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I've been given a case where a customer is experiencing this error - once in a while:

Msg 8624, Level 16, State 21, Line 1
Internal Query Processor Error: The query processor could not produce a query plan. For more information, contact Customer Support Services.

They're using our software, and running it on SQL Server 2008 R2 (RTM) and at compatibilty level 100 (SQL Server 2008). The database however was originally created on a 2000 or 2005 machine (can't reproduce anymore) and then moved to 2008 R2 recently.

The stored procedure in question has an ugly looking INSERT statement which grabs data from ten (yes!) "copies" of a given table, all joined with RIGHT OUTER JOIN against one another (same table - ten JOINs against it).

The one solution I found that seems most appropriate has to do with various settings - it's recommended to use:

set ANSI_NULLS ON
set ANSI_PADDING ON
set ANSI_WARNINGS ON
set CONCAT_NULL_YIELDS_NULL ON
set QUOTED_IDENTIFIER ON
set ARITHABORT ON

set NUMERIC_ROUNDABORT OFF 

OK - sure - I can set these before every stored procedure I create (or alter).

My question to the database gurus out there would be: any risk when I set these as default settings for my database?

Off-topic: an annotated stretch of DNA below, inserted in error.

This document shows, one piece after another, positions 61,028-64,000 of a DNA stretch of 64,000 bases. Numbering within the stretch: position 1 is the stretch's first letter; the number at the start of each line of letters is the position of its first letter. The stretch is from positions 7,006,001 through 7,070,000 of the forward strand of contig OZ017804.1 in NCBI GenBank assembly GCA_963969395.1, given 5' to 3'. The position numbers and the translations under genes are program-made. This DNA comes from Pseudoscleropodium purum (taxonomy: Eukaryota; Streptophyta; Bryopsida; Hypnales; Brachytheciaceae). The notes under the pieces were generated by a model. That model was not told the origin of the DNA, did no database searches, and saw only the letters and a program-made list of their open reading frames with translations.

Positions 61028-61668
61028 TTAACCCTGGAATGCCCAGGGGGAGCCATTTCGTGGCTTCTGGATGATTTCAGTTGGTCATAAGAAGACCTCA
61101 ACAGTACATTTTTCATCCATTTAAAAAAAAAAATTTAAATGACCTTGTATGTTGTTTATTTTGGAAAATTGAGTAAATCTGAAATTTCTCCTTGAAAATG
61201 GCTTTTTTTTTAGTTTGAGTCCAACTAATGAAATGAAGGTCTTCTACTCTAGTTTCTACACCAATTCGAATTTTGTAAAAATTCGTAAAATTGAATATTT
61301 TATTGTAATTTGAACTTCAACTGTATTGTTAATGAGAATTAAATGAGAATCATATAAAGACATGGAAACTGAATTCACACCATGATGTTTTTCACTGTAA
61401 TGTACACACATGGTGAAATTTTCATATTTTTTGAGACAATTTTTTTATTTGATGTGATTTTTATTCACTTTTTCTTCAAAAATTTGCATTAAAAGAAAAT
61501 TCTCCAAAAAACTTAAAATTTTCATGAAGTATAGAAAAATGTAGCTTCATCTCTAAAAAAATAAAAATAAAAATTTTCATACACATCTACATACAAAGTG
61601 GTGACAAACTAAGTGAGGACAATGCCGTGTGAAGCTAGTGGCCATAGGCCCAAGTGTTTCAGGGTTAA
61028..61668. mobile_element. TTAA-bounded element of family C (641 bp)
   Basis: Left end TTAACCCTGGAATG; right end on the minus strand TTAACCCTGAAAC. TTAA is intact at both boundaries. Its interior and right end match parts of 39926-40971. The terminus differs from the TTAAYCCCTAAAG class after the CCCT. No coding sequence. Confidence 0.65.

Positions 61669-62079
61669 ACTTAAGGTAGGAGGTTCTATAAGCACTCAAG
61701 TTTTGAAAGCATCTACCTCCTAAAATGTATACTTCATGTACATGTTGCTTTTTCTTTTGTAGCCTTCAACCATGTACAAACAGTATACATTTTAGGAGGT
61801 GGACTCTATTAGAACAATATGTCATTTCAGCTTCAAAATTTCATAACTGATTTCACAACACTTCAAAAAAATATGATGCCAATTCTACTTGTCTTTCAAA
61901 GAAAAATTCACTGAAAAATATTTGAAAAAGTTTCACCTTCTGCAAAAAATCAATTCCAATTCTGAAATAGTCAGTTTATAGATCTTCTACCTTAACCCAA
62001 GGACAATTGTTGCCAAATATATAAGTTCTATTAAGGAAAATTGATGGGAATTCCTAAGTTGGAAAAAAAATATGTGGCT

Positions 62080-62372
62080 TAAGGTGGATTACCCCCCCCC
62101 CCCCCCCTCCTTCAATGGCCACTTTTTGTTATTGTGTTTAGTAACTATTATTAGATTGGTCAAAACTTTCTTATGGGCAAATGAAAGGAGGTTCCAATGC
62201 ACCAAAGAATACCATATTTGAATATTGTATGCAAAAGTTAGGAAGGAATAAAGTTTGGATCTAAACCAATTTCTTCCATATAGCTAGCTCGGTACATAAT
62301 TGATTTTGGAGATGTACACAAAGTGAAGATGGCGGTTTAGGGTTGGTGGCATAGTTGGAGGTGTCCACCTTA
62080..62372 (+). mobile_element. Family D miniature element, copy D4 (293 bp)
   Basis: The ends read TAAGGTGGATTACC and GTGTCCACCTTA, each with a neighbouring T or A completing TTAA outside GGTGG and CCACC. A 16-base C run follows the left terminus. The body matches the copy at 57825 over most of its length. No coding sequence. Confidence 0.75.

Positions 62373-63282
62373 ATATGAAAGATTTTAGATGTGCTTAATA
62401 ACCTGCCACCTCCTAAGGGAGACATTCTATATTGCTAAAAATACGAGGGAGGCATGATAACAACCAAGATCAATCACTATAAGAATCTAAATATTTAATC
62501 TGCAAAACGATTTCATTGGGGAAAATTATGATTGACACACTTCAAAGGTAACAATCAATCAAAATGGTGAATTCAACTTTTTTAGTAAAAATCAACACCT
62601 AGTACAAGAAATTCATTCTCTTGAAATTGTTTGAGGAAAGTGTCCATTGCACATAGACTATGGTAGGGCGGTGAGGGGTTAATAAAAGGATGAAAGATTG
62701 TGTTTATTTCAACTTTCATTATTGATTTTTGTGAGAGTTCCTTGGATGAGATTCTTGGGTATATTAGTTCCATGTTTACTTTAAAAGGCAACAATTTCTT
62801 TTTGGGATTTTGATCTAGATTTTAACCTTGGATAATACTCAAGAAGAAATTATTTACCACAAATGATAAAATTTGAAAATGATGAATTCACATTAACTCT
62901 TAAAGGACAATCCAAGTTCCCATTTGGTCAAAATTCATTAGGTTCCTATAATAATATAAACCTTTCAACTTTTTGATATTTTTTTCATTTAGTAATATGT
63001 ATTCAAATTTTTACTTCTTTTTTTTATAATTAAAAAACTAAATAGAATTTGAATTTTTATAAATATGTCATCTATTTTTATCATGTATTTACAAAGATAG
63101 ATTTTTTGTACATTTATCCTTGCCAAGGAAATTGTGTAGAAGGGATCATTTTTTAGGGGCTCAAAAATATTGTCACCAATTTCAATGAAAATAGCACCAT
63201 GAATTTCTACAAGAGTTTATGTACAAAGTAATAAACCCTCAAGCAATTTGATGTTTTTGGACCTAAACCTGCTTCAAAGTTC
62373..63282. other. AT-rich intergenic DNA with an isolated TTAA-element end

E.g.

ALTER DATABASE MyDB SET ANSI_NULLS ON

and be done with it? Thoughts? Insights? Recommendations?

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    No, not at all. In fact, the ability to turn ANSI_NULLS off has a limited life. Soon enough that won't even be an option, it'll always be on. The only time I've ever seen any form of reasoning for setting ANSI_NULLS off, is because there's developers that can't fathom the true meaning of NULL, and therefore want to use typical conditional logic with it. Again, terrible reason and I look forward to the permanent on for ANSI_NULLS. Aug 13, 2012 at 13:12
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    You like troubleshooting weird performance issues? sommarskog.se/query-plan-mysteries.html
    – gbn
    Aug 14, 2012 at 7:49
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    @gbn: well, not really - the query processor cannot come up with a plan - nothing to performance-troubleshoot there! :-)
    – marc_s
    Aug 14, 2012 at 8:52

1 Answer 1

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It is not a risk at all. In fact, the ability to turn ANSI_NULLS OFF has a limited lifespan. Soon enough that won't even be an option, it'll always be ON. The only time I've ever seen any form of reasoning for setting ANSI_NULLS OFF, is because there are developers that can't fathom the true meaning of NULL, and therefore want to use typical conditional logic with it. Again, terrible reasoning and not justifiable. I look forward to the permanent ON setting for ANSI_NULLS.

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  • Eight years and four version later, nothing has changed. I really wouldn't hold my breath on Microsoft ever deprecating anything. Jul 16, 2020 at 14:33

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